Presentation on theme: "Changes at the electrodes"— Presentation transcript:
1Changes at the electrodes 6.2 Redox ReactionsChanges at the electrodesEXAM TIPS:You will be expected to write half equations for the reactions at the electrodes.In half equations, the number of electrons MUST balance the number of charges on the ion.
2Objectives: I will understand • That electrons are transferred during electrolysis.• That electrolysis can be represented in half equations.• That water affects electrolysis.Outcomes: I will demonstrate I understand at Grade C by• Recall the transfer of electrons at the anode and cathode.• Recognise oxidation and reduction at electrodes.• Predict the products of electrolysis.Outcomes: I will demonstrate I understand at Grade A by• Explain the transfer of electrons in electrolysis.• Construct half equations• Explain how water affects the products of electrolysis.
3Do you remember what goes where? heatNegative ions moveto the positive electrode (the anode) and lose electrons (Ox)Positive ions moveto the negative electrode (cathode) and gain electrons (Red)
5Oxidation What is reduction? Oxidation is the gain of oxygen Rust is an example of oxidationWhat is reduction?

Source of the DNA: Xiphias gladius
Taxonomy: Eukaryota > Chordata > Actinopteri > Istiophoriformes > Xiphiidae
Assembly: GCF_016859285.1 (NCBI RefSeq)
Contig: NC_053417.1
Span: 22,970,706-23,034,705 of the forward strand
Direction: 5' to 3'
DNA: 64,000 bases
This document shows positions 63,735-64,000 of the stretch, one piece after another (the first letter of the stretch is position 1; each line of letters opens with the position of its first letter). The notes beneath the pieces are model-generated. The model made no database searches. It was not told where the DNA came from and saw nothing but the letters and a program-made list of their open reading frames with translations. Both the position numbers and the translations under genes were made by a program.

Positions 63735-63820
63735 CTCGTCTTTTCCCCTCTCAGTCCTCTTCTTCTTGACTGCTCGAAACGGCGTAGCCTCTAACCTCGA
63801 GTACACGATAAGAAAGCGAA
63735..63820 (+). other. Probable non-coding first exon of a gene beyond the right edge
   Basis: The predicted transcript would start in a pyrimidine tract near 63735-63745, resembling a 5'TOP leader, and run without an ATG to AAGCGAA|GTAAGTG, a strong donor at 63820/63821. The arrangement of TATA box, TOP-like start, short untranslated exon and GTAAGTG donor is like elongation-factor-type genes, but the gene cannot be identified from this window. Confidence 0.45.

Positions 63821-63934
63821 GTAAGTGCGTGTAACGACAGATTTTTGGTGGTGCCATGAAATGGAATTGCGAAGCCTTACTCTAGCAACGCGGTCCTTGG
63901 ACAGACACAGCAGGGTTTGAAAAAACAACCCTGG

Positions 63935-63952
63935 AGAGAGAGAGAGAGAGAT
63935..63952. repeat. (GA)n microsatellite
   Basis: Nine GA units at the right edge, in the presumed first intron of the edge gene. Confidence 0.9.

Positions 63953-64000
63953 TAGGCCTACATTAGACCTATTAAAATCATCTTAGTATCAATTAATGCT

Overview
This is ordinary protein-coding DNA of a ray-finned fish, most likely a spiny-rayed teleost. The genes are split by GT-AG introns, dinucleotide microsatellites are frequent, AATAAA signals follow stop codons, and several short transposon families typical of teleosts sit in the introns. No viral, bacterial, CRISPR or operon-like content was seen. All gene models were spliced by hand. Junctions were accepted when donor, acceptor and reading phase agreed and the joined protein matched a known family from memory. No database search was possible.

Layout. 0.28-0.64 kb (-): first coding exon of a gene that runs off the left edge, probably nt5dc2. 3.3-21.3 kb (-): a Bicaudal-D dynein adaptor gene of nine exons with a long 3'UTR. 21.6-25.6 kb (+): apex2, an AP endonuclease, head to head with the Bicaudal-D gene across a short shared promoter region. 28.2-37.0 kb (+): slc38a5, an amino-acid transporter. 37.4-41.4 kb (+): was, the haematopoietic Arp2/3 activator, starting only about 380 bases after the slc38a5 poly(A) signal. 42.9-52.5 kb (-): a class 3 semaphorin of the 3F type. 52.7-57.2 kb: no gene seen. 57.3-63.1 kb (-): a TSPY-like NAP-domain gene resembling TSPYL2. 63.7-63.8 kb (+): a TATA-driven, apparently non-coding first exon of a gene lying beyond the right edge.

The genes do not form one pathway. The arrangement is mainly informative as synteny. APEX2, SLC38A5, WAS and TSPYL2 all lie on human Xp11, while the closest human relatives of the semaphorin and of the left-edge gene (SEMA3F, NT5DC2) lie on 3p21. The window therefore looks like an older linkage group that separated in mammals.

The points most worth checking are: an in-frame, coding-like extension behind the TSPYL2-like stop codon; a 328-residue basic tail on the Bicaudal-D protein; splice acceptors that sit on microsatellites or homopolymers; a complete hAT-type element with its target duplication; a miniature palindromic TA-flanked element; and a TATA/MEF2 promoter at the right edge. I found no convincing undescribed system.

6Reduction Metal Displacement reactions are an example of reduction. + Reduction is the loss of oxygenMetal Displacement reactions are an example of reduction.oxygen removedreductionlead oxide+carbonleadcarbon monoxideoxygen addedoxidation
8Why is this type of reaction called a redox reaction? Reduction and oxidation always take place together.Why is this type of reaction called a redox reaction?redox = reduction and oxidationYOU SHOULD ALWAYS WRITE THIS NEXT TO THE QUESTIONOILRIGOxidationIsLoss of electronsReductionIsGain of electrons
9 + magnesium + oxygen magnesium oxide 2Mg(s) O2(g) 2MgO(s) Magnesium burns in oxygen to form Magnesium oxide.The Magnesium obviously is oxidised but what happens to the oxygen?magnesium + oxygen magnesium oxide2Mg(s)O2(g)2MgO(s)+
10Mg is oxidised (lost electrons) O is reduced (gained electrons) Redox Reactions can also be explained in the terms of losing or gaining electronsoxidized(electrons lost)reduced(electrons gained)MgMg2+O2-O+Mg is oxidised (lost electrons)O is reduced (gained electrons)